Silencing the Guns
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Military Aviation Art
In the mid-morning hours of D-Day, June 6, 1944, the deafening sounds of gunfire resounded across the French hills, along the Channel coast and against low-hanging clouds. Amidst the fields of the French farm, Brécourt Manor, a particular cacophony erupted as a German battery of four 105mm cannons shook the soil. Five miles distant, on Utah Beach, the Brécourt battery’s steel rained upon American soldiers of the 4th Infantry Division as they disembarked from their landing craft. Within minutes of that first salvo, an ad hoc squad of paratroopers from Easy Company, 2nd Battalion, 506th P.I.R., 101st Airborne, departed the French village of Le Grand-Chemin with a mission to silence those guns.

With each shot, the Brécourt cannons belied their locations. Three of the guns had been dug into the field’s hedgerows, facing northeast toward the beaches. A fourth gun lay to the west and aimed westward to guard the battery’s flank. A manmade ditch connected each position. In addition to the gun crews, 50 elite German paratroopers from the 6th Parachute Regiment defended the field’s expanse. Against this opposition, Easy Company’s ranking officer, 1st Lt. Richard Winters, led 12 paratroopers. Normally 120 men strong, Easy Company had been scattered about Normandy that morning during the 1:30 a.m. paradrop.

At approximately 8:30 a.m., Winters deployed his men for a “double envelopment” assault on the westernmost cannon. On cue, Lt. Buck Compton, Platoon Sgt. Bill Guarnere, and Pvt. Don Malarkey attacked from the gun’s front-right. Winters, Cpl. Joe Toye, Cpl. Robert Wynn, and Pvt. Gerald Lorraine, a jeep driver from battalion HQ, simultaneously attacked the first gun from its front-left. While the assault teams created a pincer, the .30-caliber machine gun crews of Pvts. John Plesha, Walter Hendrix, Cleveland Petty, and Joe Liebgott kept the Germans pinned down with fire from head-on. From the cannon’s left flank, Platoon Sgt. Carwood Lipton and Sgt. Mike Ranney provided covering fire; Lipton even climbed a tree for a better field of view. Years later, Lipton remembered the attack’s result: “…the Germans apparently felt that they were being hit by a large force. Those defending the first gun broke and withdrew in disorganization to a far tree line and that gun was in our hands.”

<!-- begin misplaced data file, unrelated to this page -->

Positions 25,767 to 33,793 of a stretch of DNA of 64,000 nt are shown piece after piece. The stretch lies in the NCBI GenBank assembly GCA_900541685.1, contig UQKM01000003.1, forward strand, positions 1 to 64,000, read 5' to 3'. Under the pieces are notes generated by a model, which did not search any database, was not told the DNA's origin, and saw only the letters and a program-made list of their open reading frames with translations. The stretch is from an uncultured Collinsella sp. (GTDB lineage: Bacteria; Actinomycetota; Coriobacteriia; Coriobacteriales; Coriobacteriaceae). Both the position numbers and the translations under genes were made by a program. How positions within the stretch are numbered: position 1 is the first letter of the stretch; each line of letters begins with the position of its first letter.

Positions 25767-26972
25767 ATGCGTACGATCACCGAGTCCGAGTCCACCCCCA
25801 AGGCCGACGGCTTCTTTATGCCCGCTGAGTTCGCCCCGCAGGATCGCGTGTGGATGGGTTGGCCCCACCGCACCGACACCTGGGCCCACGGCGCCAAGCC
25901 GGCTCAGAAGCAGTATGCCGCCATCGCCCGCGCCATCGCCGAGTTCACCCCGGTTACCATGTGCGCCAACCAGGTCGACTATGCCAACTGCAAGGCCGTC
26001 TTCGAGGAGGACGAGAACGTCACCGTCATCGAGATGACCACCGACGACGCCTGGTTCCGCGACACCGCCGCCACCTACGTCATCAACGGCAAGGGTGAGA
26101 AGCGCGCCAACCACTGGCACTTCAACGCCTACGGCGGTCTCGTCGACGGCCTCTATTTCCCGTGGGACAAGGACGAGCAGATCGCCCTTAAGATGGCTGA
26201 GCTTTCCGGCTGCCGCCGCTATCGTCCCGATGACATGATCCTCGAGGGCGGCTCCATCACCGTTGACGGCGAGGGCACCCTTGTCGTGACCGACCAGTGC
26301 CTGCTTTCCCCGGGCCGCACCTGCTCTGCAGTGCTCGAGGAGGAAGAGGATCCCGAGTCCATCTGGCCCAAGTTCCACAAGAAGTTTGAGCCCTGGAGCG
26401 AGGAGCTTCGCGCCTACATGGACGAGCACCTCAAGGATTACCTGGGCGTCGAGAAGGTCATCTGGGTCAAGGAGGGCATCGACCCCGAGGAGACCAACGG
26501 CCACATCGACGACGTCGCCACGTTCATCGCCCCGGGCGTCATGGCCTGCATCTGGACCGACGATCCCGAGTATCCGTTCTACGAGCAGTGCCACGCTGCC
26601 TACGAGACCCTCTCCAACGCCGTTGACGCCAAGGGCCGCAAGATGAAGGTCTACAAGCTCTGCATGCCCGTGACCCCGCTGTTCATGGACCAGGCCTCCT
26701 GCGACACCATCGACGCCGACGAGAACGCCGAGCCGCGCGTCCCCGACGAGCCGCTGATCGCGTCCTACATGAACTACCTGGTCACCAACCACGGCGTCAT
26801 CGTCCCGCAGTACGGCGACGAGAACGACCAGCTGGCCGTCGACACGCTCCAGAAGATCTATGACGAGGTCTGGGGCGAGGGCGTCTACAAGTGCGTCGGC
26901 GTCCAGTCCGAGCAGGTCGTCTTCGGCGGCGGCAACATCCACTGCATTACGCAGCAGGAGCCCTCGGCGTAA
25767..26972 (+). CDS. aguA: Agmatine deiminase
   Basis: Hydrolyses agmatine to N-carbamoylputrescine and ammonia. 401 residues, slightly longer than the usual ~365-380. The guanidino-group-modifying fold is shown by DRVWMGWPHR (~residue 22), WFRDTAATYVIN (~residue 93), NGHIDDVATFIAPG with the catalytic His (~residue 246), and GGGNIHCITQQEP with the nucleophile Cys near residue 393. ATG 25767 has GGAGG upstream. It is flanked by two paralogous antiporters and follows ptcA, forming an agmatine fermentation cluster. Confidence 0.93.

Having sacked the first cannon, Winters “reorganized the team.” James Dietz’s painting Silencing the Guns signifies this moment. While Winters confers with Guarnere, troopers Malarkey, Compton, Wynn, and Toye deploy to deliver suppressing fire to keep the Germans on their heels. Figures representing Lipton and Ranney emerge from a background hedgerow to rejoin their comrades. Soon, Guarnere will lead a charge to capture the second gun.

By the engagement’s end, Easy Company, with a few reinforcements, had captured and destroyed three of the Brécourt cannons. Five Dog Company troopers, led by Lt. Ronald Spiers, arrived after the third gun had been taken; they then captured and destroyed the fourth gun. For valor displayed at Brécourt, the 506th P.I.R. decorated the battle’s participants. Compton, Guarnere, Lorraine, and Toye received the Silver Star. Hendrix, Liebgott, Lipton, Malarkey, Petty, Plesha, Ranney, and Wynn received the Bronze Star. Colonel Robert Sink, the commander of the 506th P.I.R., nominated Winters for the Medal of Honor. However, according to the late Stephen Ambrose, the author of Band of Brothers, “. . . because Maj. Gen. Maxwell Taylor, commander of the 101st Airborne Division had placed an arbitrary limit of one MOH for the division in Normandy, and because Lt. Col. Robert Cole was the man picked to receive the award, Winters was downgraded to the Distinguished Service Cross…”

During the days following the D-Day invasion, in a grassy field in Normandy, General Omar Bradley personally awarded Winters the Distinguished Service Cross, the military’s 2nd highest award, in recognition of Winters’ actions and leadership in the silencing of the guns at Brécourt Manor.

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